The fact that they can get blown out by Ryerson and that somehow means that the loser of the Huskies/Golden Bears game will miss the tournament is strange. At least after getting beat, Saskatchewan turned around the next day and beat Victoria for the Canada West bronze medal game. Lakehead now comes into this tournament not having to win a game to get in.
Following that OUA semifinal, the Huskies were no longer qualified to be the wild card team, due to Lakehead's superior conference record and record against conference opponents who earned berth consideration (1-1 vs. 1-2). I'm not sold on this criteria, since nowhere in there does "being the better team" count for anything.
We also have records against OUA teams and records against CWUAA teams. Of course, a .650 OUA team isn't as strong as a .650 Canada West team, so Saskatchewan's wins against Calgary or Lethbridge don't count in this. As for .800 Canada West teams, well, the Huskies were the only one, so that's nixed as well.
Brian: My main problem with the selection is around the 'body of work' argument, something clearly important based on the selection criteria. I think teams' body of work tends to be judged on the whole, especially when fancy numbers like 30-3 are thrown around in comparison to 24-6. It's easy to say Lakehead's CIS record is better than Saskatchewan's when you put it that way; in fact, it becomes difficult to argue against it.
But to me that's flawed because the teams don't play the same competition. Lakehead's strength of schedule was 42nd in the country and Saskatchewan's was 2nd. That's huge, and I think needs to be more accurately reflected in the 'body of work' area.
I also think the body of work that includes non-conference play from October and November, which for CIS teams approaching nationals, is an eon ago. Every year you have new players to integrate and veteran players that might not play if they have nagging injuries (see: Barrett, Jamelle) to preserve them for the second semester. We don't call it a pre-season, but coaches often treat them as exhibition games, and yet we rely on them heavily to evaluate a team's body of work.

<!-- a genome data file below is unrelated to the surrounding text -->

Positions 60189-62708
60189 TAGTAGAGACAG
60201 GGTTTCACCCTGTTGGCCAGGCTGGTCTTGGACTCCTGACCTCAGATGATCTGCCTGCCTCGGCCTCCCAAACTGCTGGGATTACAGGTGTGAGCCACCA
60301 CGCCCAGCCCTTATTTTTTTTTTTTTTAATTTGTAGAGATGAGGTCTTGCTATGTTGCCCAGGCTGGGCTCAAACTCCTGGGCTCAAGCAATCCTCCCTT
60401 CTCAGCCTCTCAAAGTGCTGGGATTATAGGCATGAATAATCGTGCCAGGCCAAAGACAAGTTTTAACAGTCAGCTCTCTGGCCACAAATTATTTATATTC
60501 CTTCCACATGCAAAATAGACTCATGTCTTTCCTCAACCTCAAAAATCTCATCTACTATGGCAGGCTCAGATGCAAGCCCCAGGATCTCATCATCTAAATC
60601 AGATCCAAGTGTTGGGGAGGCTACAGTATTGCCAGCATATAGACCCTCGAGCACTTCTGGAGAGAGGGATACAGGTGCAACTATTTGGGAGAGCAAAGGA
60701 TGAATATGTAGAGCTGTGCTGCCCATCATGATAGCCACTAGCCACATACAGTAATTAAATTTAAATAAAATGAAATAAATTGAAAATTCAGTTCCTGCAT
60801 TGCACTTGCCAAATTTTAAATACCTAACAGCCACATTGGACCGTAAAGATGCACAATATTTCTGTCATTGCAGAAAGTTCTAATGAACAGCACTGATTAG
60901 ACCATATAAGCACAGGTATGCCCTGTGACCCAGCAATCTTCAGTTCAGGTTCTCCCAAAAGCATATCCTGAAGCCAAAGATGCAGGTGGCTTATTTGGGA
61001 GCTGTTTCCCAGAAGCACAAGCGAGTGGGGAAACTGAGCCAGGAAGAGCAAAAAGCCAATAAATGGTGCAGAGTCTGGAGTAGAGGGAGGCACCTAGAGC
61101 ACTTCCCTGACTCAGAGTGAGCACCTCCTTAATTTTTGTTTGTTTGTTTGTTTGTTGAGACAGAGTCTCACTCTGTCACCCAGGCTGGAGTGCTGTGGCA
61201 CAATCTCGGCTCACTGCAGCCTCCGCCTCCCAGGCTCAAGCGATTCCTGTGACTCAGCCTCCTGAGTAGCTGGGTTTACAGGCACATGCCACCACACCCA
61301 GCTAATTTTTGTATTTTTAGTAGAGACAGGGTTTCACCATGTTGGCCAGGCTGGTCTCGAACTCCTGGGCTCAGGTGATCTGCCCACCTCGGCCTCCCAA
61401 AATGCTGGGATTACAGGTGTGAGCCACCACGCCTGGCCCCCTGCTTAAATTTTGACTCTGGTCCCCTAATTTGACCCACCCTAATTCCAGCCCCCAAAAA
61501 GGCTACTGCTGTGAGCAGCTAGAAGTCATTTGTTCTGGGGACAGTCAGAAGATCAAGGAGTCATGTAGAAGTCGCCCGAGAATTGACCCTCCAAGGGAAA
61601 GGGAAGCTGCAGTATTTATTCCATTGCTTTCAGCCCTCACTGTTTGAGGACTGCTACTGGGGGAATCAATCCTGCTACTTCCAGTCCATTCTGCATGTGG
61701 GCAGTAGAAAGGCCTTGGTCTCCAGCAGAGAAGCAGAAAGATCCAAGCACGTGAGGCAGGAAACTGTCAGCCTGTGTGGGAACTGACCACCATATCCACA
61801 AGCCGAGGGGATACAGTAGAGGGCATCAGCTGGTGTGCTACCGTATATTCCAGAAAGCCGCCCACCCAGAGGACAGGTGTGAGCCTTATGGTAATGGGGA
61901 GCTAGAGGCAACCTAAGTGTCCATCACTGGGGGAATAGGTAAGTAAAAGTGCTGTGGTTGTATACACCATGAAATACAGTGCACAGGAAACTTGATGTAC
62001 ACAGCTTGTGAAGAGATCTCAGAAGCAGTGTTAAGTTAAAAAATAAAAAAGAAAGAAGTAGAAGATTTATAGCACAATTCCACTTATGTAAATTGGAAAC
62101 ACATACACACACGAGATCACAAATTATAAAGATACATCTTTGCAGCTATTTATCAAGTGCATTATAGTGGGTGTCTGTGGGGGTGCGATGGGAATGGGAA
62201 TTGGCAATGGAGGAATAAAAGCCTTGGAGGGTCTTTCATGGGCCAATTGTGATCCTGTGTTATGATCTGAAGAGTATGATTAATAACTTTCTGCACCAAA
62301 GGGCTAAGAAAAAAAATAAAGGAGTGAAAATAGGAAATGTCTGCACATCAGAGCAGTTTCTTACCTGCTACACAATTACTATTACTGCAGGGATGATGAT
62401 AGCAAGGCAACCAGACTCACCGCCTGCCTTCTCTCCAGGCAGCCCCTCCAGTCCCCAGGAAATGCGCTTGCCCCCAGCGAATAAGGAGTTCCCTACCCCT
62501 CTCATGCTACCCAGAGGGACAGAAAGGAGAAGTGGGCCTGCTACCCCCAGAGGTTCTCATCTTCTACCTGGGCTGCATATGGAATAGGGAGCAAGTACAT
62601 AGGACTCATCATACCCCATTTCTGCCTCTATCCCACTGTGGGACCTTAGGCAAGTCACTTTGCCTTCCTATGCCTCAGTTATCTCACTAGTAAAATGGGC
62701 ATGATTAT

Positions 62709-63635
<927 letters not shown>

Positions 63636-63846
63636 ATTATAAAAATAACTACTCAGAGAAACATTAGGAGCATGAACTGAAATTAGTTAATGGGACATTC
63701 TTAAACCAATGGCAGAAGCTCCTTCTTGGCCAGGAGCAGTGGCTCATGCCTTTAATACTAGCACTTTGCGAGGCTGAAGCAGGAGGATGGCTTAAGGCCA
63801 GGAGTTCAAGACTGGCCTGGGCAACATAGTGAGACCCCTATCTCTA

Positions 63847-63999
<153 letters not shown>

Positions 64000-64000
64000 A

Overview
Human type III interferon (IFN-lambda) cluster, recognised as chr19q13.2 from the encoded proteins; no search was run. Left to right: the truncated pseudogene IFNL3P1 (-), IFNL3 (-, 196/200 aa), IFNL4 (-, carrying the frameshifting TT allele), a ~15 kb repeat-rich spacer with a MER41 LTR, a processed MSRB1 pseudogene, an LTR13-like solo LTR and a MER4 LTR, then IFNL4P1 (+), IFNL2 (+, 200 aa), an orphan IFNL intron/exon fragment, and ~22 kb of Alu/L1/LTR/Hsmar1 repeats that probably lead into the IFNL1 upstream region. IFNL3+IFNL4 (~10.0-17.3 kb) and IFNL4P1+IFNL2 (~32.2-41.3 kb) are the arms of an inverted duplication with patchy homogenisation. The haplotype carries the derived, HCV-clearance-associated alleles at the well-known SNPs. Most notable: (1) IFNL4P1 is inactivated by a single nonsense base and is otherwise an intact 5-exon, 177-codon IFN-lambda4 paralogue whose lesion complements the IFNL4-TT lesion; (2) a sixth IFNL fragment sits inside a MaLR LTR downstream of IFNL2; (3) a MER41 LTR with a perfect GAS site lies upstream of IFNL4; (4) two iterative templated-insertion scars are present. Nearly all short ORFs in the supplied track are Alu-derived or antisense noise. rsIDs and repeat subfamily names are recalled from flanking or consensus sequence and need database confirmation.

This undervalues the qualities of team that plan to peak at the right time of year — in the playoffs, when games and accomplishments are typically at a greater value. It's obviously important not to overrate teams that go on a hot streak and somehow make it to their conference finals (Ryerson), but pretending that the best teams are as good in November as in March is wrong.
Andrew: Much like Brian, I think there's far too much emphasis on the start of the season compared to its conclusion. Preseason non-conference action and early-season games from November play too large of a role in both the selection of teams and in the eventual seeding, and this devalues the conference playoffs. Out east, Acadia beat St. Francis Xavier 82-71 to win the Atlantic title; their reward was being seeded eighth and running into the Carleton machine of death in the first round of the Final 8. Meanwhile, the X-Men were given the sixth spot despite losing the AUS title, and they get a much easier draw by facing Concordia first (a team none of us had as high as third). The difference between the teams? X was 16-4 in the regular season, while Acadia was 14-6. Thus, clearly it's more valuable to pick up a win or two in the regular season than it is in the conference final. That goes against the logic of most CIS sports, and most sports in general, and it makes it awfully hard to sell the conference playoffs as meaningful games to fans or viewers when the seeding committee consistently overlooks their results.